Negligence, Employer's liability, Proximate cause.
In an action by a workman against his employer, who carried on a wholesale meat and provision business in the basement of a building, for personal injuries resulting from the explosion of a coffee boiler, if there is evidence that at the time of the accident the gate valve of the boiler was closed and had been closed since some time on the day before, that if the valve had been open the accident would not have occurred, and that a person entrusted by the defendant with the care of the valve had been negligent in closing it and in leaving it closed, the defendant can be found to be liable for the plaintiff's injury; and this would be so, even if the explosion was due in part to the negligent closing of a stopcock of the escape pipe and the defendant was not responsible for that negligence, it being sufficient to establish the defendant's liability if the explosion was attributable in part to its negligence.
HAMMOND, J. These were two actions of tort, brought to recover damages for personal injuries suffered by the plaintiffs as the result of the explosion of a copper boiler while they were in the employ of the defendant corporation.
The cases were tried together, and after verdicts for the plaintiffs, are before us upon exceptions taken by the defendant. No question is raised as to the due care of the plaintiffs. The main question is whether there was any evidence of negligence on the part of the defendant. Both plaintiffs were in the defendant's employ, working in the basement of a building on Blackstone Street in Boston, where the defendant carried on a wholesale meat and provision business. At about eight o'clock on the morning of January 9, 1909, the explosion occurred and the plaintiffs were injured.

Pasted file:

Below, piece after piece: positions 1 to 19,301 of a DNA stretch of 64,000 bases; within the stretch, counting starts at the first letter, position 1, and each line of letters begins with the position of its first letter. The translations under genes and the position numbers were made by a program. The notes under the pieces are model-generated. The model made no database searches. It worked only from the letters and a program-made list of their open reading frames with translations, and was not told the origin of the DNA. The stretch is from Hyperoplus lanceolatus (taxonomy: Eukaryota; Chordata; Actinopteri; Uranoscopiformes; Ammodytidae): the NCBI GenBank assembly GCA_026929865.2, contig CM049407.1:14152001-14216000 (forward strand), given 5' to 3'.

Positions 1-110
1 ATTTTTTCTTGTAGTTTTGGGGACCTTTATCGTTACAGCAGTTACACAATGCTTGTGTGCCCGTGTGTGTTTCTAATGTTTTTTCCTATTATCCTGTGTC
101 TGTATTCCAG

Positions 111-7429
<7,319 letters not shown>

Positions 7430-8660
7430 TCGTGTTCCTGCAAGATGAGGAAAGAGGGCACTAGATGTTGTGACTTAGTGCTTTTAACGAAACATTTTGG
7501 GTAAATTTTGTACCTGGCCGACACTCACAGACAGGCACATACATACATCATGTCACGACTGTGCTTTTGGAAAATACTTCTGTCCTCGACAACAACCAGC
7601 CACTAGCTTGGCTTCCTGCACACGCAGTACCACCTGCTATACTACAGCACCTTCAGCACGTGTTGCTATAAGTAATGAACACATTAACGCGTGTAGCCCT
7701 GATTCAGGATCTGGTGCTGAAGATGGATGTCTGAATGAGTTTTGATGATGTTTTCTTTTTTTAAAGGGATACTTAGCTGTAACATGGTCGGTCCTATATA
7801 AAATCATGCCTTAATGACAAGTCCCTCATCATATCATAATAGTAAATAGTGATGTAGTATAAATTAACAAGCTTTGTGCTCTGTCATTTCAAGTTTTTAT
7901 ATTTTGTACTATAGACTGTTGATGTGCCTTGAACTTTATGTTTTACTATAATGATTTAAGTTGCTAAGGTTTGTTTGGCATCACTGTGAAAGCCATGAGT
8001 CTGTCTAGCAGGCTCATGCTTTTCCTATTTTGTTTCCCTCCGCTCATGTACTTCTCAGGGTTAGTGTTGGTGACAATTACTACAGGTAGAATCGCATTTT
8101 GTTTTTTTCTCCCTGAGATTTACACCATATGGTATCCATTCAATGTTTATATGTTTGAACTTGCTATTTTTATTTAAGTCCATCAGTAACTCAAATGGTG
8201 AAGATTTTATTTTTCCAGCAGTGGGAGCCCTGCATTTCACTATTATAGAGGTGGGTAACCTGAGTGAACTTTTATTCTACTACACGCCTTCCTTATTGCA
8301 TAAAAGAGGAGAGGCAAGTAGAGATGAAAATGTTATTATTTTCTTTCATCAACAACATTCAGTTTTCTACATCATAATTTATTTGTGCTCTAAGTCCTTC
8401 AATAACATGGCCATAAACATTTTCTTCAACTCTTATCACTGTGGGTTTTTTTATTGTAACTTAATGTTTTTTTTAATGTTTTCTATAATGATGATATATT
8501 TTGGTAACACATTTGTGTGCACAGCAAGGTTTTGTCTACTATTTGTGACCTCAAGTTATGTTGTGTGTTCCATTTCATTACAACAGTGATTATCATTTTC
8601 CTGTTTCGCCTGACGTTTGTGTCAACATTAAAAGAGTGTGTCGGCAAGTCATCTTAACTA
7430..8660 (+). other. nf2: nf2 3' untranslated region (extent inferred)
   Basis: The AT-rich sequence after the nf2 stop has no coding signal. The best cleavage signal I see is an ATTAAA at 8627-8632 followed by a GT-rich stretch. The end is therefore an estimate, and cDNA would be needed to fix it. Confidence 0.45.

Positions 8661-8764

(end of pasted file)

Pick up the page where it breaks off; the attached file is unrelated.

Many of the facts are not in dispute. The boiler was a copper tank similar to those commonly used in connection with an ordinary kitchen range in a dwelling house, but having a slightly larger capacity. It was bought in December, 1908, by the defendant from a large and reputable dealer in such and similar articles, and had been installed by the defendant about three weeks
before the accident. The plaintiffs do not contend that there was anything wrong with the boiler itself, but say that the defendant undertook to use it in a negligent way. The evidence shows that the pressure upon the boiler at the time of the explosion was at least two hundred pounds to the square inch; that the pressure upon the inlet pipe connected with the public street main pipe was only about forty-five pounds to the square inch; that this pipe would have furnished a complete vent for the boiler at a pressure of fifty pounds, and that the explosion could not have occurred had not this inlet pipe been closed in some way.